Despite your opinion of whether the U. S. should have been in Afghanistan still or even in the first place, there are still lessons that disaster planners can learn from the chaos resulting from the withdrawal. I am not sure anyone would have called Afghanistan a stable country, but there was definitely some structure in place with the U.S. military on site there. Taliban forces were unwilling or unable to take over locations held by those forces. That all changed when the military withdrew. The timing and aftermath are where we can find lessons to be learned.
The first lesson is that things can happen quickly. Many areas were seemingly taken overnight by the Taliban as U. S. forces withdrew. This left those who would be targets for Taliban persecution in a panic. Many simply fled in fear for their lives. While most would say this could never happen here, you simply have to look at concrete examples that dispute that. During Katrina many who choose not to evacuate were displaced immediately. The water literally rolled in as a wave covering areas. Another example is the occupation of the supposed “autonomous zone” in Seattle by protesters. This left anyone with homes or businesses in the area at the mercy of protestors. While luckily widespread violence did not occur, there were 4 shootings in 10 days and a large amount of vandalism and property damage. This is all while the authorities watched from a distance. The takeaway from this is that you need to be aware of how things around you are unfolding and be ready to hunker down or move in very short order. Speed is your friend when it means you can get out of an area before things escalate or at least ahead of the masses clogging the way.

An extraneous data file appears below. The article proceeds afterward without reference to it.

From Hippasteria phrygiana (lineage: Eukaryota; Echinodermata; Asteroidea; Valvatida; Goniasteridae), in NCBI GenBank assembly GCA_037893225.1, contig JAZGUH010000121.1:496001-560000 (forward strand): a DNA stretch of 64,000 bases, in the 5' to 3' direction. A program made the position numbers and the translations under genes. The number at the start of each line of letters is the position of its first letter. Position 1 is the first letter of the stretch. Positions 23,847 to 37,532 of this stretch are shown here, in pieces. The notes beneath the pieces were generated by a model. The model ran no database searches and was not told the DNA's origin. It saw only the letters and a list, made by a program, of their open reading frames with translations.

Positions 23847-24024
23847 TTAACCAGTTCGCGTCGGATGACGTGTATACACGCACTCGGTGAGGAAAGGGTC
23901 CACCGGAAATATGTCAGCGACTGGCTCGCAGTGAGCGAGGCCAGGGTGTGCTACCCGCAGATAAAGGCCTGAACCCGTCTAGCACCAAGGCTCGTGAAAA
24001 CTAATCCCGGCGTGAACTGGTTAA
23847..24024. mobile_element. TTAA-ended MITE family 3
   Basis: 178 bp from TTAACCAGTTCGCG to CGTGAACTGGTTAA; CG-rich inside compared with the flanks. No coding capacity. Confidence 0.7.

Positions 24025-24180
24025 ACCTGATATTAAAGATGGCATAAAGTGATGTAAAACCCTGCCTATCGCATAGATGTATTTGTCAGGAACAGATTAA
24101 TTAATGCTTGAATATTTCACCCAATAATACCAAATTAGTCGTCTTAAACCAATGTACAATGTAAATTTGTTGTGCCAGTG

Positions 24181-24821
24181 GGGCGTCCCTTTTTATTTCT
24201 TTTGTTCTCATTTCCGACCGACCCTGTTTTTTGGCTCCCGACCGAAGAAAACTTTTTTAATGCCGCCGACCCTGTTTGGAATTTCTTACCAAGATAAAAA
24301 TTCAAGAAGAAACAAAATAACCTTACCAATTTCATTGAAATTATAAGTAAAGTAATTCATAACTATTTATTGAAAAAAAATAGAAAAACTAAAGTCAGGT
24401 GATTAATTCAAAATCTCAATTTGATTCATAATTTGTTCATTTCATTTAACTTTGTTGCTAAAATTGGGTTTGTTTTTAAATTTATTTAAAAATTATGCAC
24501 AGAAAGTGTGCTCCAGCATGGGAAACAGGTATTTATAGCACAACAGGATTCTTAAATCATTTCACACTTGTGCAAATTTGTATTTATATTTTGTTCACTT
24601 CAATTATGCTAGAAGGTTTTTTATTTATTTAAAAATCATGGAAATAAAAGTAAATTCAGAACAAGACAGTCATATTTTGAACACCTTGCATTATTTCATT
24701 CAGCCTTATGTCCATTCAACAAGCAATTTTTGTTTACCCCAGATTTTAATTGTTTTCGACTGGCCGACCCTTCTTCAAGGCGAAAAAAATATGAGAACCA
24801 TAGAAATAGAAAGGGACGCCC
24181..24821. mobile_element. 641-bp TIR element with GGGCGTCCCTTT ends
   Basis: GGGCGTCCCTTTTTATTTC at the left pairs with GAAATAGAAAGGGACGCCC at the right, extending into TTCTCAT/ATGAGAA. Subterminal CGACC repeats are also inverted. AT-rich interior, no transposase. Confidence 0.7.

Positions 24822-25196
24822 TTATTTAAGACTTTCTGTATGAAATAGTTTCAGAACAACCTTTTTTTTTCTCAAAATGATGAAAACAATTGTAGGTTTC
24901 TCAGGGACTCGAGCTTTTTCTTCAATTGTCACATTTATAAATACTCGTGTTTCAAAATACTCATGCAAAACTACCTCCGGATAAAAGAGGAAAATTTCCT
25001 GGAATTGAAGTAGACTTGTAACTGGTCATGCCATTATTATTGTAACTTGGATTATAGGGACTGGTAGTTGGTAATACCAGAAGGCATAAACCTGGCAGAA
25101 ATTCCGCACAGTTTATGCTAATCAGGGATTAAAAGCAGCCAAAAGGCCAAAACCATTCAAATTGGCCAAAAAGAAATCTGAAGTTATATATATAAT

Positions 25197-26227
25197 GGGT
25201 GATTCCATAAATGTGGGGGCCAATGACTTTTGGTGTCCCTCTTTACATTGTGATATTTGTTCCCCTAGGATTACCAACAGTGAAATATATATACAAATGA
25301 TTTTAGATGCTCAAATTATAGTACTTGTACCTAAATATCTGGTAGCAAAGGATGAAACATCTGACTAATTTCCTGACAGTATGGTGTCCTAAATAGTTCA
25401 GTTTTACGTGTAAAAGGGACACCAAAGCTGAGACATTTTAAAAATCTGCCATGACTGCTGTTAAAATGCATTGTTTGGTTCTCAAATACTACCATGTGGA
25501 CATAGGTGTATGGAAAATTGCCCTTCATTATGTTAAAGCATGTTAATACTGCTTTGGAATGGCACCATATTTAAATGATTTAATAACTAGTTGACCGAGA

A second lesson to learn from this is that any promised aid in the event of a disaster may never materialize. Many of those individuals in Afghanistan that assisted the military either with translation, logistics, or security were promised visas to allow them to come to the U. S. and sanctuary. Only a percentage were granted before the last military flight left. This left those depending on that trip to safety in a lurch. The same again happened in Katrina. Many were promised aid by FEMA and other organizations, but were left to fend for themselves against the elements and criminal activity in the area. The Superdome is a prime example. People were packed in there with little to no supplies and security. The supplies that did arrive were completely mismanaged and many sat unused. This shows us why it is important to take personal control of the planning and supplies you may need in those situations.
Hopefully most in the U. S. will not need to have alternate identification or illicit routes to leave the country like many may have needed in Afghanistan. Having a full tank of gas and a packed bag of supplies ready to go would be a great idea though. Anything you can do to take responsibility for your own safety will greatly increase your chances of surviving unscathed. Waiting and depending on someone to save you is not a proper plan.